The case possibly fit into ICBC’s LVI criteria based on the fact that the trial judge found that the ‘force applied to the Plaintiff as a resultof the collisions to her rear was actually very little indeed.’
The Plaintiff sued claiming various injuries including soft tissue injury, depression, anxiety, irremediable personality change, brain damage, concussion, post-consussion syndromne, post-traumatic stress disorder and chronic pain syndrome. The Trial Judge recjected the medical diasnoses of brain injury, PTSD and post-concussion Syndrome. In rejecting some of the alleged injuries the trial judge found that the Plaintiff was ‘unreliable’ as a witness.
The Plaintiff sought damages of over $1.7 Million. Given the trial judges findings a total of $70,000 in damages was awarded.
The Plaintiff appealed arguing tha the trial judge disregarded the evidence of four lay witnesses and three expert witnesses. The Plaintiff also argued that the trial judge should have confronted the Plaintiff during the trial to address the court’s concerns with her reliability.
The Court of Appeal dismissed the appeal. In doing so the court found that the trial judge did not disregard the evidence and had this to say about ‘confronting’ the Plaintiff
(a) Confronting the Plaintiff
 The plaintiff maintains that the rule established in the case of Browne v. Dunn (1893), 6 R. 67 (H.L.) applies to trial judges as well as opposing parties. The rule is that “if you intend to impeach a witness you are bound, whilst he is in the box, to give him an opportunity of making any explanation which is open to him” (at 70). The plaintiff says that, before determining that the plaintiff was lying, the trial judge was required to put that proposition to the plaintiff while she was testifying.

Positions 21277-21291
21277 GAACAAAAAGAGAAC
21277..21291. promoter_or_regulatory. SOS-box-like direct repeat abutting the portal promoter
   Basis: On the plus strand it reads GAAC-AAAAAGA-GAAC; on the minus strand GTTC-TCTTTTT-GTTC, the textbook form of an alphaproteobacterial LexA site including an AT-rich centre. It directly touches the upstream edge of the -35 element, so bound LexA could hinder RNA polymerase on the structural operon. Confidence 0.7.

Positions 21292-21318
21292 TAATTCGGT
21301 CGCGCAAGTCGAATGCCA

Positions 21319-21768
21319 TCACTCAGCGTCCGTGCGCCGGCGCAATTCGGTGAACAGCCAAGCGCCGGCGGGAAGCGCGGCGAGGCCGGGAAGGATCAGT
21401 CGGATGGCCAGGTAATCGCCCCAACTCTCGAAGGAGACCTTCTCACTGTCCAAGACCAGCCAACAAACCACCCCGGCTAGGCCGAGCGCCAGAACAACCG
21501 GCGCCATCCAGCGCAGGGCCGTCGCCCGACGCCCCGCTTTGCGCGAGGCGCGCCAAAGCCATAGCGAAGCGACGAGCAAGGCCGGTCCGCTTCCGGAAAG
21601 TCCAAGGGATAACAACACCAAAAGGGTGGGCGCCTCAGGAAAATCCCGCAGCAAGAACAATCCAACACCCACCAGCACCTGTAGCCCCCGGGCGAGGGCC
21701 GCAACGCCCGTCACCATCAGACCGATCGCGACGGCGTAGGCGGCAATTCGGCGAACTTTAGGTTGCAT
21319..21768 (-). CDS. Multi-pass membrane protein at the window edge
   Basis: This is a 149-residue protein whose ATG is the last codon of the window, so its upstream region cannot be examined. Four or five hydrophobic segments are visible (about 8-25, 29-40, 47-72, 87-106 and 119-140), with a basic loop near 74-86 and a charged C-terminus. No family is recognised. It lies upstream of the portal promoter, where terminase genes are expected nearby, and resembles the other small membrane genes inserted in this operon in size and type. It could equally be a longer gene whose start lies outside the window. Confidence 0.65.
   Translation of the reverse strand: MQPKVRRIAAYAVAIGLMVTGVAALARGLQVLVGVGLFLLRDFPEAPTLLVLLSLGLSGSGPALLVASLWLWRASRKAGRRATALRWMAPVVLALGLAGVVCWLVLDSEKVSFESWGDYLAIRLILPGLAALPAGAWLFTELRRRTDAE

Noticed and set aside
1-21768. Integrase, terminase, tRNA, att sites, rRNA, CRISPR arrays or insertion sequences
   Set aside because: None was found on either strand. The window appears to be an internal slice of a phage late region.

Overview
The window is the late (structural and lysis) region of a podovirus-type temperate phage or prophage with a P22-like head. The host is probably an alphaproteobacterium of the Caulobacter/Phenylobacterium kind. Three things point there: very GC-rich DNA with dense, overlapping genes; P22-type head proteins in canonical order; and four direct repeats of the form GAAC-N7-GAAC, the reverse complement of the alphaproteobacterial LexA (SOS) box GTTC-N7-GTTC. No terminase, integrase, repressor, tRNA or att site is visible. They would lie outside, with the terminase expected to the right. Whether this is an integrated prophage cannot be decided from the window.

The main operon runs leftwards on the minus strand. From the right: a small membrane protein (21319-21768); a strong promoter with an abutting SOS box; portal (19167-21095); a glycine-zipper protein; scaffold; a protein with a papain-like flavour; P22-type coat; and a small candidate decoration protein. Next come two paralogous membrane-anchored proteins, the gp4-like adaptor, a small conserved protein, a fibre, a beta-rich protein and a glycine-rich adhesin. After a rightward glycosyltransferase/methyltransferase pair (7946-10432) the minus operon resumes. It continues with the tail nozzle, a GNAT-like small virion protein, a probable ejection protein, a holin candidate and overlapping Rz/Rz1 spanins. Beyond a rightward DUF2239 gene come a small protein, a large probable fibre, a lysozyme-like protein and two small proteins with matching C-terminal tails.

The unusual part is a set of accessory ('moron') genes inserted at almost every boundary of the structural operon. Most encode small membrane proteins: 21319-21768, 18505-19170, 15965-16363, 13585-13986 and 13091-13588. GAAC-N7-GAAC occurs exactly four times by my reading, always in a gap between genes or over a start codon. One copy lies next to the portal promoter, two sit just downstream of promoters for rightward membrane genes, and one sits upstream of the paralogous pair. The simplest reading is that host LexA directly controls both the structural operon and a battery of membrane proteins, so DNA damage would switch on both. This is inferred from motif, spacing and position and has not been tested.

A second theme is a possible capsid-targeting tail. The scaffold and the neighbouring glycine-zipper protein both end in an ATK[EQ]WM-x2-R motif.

The plaintiff cites no authority to the effect that the rule in Browne v. Dunn applies to judges. This is hardly surprising because such a rule would be antithetical to the role of a judge in Canada. In this country, we have an adversarial system, not an inquisitorial one.
 Such a rule would be unworkable with respect to judges in our system. Judges are required to be fair and impartial, and are expected to hear all of the evidence before making final decisions on the credibility of witnesses. They should not be required to confront a witness if they are concerned that there is any possibility that, after hearing all of the evidence, they may not accept all of the testimony given by the witness.
 The rule in Browne v. Dunn is not suited for application to judges. The rule stipulates that if the opposing party is intending to introduce evidence contradicting the testimony of a witness, such evidence should be put to the witness so that he or she will have an opportunity to provide an explanation. What is being suggested in this case is not that anticipated evidence be put to the witness, but that the judge should confront the witness with the possibility that the judge may conclude that the witness is not credible. That is not the rule in Browne v. Dunn – the rule does not require opposing counsel to confront a witness with the proposition that the witness is being untruthful before making submissions to the judge at the end of the trial that the witness should be found not to be credible.